The standout comes next - Two's Up. A song I had no memory of at all, but is now one of my favourite DC songs ever. It is reminiscent of songs like Hells Bells and The Razors Edge in it's style - dark, moody and very, very heavy. It builds slowly and menacingly, and then explodes into one of Angus Young's best ever guitar solo's. It is such a good song it makes the hairs on my neck stand up. A truly fantastic song, an overlooked classic.

The album ends on This Means War, a quick burst of a song, a poor man's Rocker from the Bon Scott era. Overall the album is nowhere near their best, but it has two hidden gems. For those who never gave this album any time, skip past the tedious stuff, and enjoy the highlights.
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on 27 April 2009
Product came in excellent condition, and is a fantastic listen, as is the norm with any AC/DC album.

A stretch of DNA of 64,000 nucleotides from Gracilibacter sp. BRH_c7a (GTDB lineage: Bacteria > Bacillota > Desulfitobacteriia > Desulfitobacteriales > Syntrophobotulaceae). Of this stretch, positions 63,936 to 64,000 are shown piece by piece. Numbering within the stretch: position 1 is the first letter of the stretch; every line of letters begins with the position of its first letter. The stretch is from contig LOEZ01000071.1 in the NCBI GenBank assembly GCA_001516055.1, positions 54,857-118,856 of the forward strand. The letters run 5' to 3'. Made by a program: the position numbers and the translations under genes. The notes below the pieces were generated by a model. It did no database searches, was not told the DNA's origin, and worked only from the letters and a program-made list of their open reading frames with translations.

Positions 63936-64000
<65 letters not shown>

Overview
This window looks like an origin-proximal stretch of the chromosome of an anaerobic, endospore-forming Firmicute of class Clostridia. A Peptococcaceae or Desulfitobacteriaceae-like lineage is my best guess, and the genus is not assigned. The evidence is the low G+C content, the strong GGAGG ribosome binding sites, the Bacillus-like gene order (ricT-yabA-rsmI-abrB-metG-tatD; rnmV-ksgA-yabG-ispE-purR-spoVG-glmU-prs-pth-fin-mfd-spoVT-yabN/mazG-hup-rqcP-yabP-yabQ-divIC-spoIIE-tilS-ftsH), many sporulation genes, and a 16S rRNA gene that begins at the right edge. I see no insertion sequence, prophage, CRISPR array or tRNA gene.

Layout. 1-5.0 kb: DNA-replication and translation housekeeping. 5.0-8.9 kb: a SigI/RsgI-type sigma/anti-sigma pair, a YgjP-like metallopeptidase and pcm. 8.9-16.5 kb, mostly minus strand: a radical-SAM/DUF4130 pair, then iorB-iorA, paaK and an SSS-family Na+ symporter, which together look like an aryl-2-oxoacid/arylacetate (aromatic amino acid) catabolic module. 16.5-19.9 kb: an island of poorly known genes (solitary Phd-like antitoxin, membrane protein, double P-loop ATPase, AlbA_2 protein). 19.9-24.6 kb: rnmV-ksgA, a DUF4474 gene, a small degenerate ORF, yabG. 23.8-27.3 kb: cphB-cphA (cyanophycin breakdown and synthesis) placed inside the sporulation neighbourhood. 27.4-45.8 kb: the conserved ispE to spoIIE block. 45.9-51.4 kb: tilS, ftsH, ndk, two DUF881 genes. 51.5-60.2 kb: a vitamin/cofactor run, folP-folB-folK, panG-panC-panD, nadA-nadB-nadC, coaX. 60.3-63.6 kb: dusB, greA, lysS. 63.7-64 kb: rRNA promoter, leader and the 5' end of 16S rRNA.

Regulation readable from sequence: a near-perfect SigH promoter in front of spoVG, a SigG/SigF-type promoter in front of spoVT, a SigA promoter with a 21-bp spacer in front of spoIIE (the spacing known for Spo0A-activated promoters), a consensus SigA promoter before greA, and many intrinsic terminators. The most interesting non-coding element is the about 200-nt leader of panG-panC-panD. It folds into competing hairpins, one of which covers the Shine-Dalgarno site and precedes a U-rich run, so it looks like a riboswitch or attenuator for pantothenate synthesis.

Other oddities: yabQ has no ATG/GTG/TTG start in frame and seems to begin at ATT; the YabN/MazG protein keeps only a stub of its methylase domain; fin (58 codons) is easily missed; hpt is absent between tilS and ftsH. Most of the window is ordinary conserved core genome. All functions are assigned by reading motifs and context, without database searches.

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on 12 January 2015
CD comes in a card/plastic package with a booklet insert. As far as the music goes, 'Heatseeker', 'Thats the way I wanna rock n roll', 'Meanstreak' (nice funky riff running through that one), 'Go zone' and at a stretch 'Kissin' Dynamite' are the best tracks here. There are some nice bits here and there on the remaining 5 tracks but nothing like AC/DC at their rip-roaring best. There's a song called 'Two's up' - typical bawdy title from AC/DC, but listen to it - it's an odd one because there's nothing upbeat or jaunty about it. In fact, musically, it struck me as sounding vaguely melancholic in it's delivery really! I bought this album for the first 2 tracks anyway which I had on 7" singles in the 80s. Agree with other reviewers who say the production is a bit flat, but still, even on a bad day this band piss from a great height upon a majority of yer modern rubbish. A half decent album then.